A way out for Putin – VG

PUTIN’S ELECTION: Russia’s president has received answers to his demands from the United States and NATO. Now Putin has to choose between negotiations or confrontation.

Russia has received responses from the United States and NATO to its security policy demands. President Vladimir Putin has been given an opportunity to choose a diplomatic path, away from a dangerous confrontation.

This is a leader. The leader expresses VG’s attitude. VG’s political editor is responsible for the leader.

The initial reactions from Moscow are not encouraging. Putin’s spokesman, Dmitry Peskov, says there is little reason for optimism. Foreign Minister Sergei Lavrov says that the US proposal does not contain “any positive reaction” to Russia’s most important demands.

Putin is silent. It seems to be a deliberate strategy to create uncertainty about what the Russian president really wants to achieve by making unwavering demands on Western countries, combined with a massive build-up of forces near Ukraine. The Kremlin says there are no plans to invade the neighboring country, but what they are doing on the ground in the border areas testifies to something else.

The United States and NATO’s response to Russia’s demands have not been made public. It is clear that Russia does not receive any guarantee that NATO will have new member states in the east. That Ukraine should be denied membership forever will violate NATO’s principle of an open door. Sweden and Finland must also be able to apply for membership, if they so wish. Putin will not dictate the boundaries of Russia’s sphere of influence in Europe. Independent nations determine their foreign and security policy roots.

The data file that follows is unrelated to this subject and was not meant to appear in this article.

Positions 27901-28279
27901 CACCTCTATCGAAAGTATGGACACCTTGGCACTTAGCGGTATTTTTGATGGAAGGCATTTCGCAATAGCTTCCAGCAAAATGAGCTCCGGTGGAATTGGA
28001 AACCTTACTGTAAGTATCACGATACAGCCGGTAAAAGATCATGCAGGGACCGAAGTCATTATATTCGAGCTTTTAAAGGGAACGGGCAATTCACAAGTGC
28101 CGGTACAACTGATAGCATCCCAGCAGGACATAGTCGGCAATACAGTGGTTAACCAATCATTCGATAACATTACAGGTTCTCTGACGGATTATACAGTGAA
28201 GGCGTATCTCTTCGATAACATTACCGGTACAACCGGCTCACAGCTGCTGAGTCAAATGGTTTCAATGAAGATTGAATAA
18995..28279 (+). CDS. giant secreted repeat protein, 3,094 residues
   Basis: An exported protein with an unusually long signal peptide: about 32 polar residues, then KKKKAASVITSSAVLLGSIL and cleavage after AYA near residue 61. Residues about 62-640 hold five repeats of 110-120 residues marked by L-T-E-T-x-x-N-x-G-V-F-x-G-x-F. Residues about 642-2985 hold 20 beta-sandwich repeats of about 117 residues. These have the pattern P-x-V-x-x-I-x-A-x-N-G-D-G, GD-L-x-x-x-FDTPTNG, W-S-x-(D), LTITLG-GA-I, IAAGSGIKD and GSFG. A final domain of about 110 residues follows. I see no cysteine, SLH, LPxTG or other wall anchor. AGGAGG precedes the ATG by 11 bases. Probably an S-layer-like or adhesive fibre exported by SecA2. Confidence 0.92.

It is nevertheless worth noting that Lavror, the highly experienced foreign minister, is keeping the door ajar. He says it is “an answer that gives hope that we can have a serious conversation about the other demands”.

NATO countries want to talk to Russia about more measures that can strengthen security in Europe. This includes greater mutual openness about military exercises and the deployment of forces. There is also a great need to negotiate arms control, especially after the INF agreement between the United States and Russia was terminated in 2019. This agreement prohibited the deployment of medium-range missiles with nuclear weapons in Europe.

An invasion of Ukraine would be a catastrophic mistake by Russia, with huge casualties, severe economic sanctions and rising tensions. The result of an attack on Ukraine will be that several countries seek security in the Western defense alliance. NATO will also strengthen its defense in the east. The result will be the exact opposite of what Putin wants.

Putin has created an extremely serious crisis. He can at any time dampen tensions by withdrawing forces from the border and responding yes to the invitation to negotiate. It is the only passable road.

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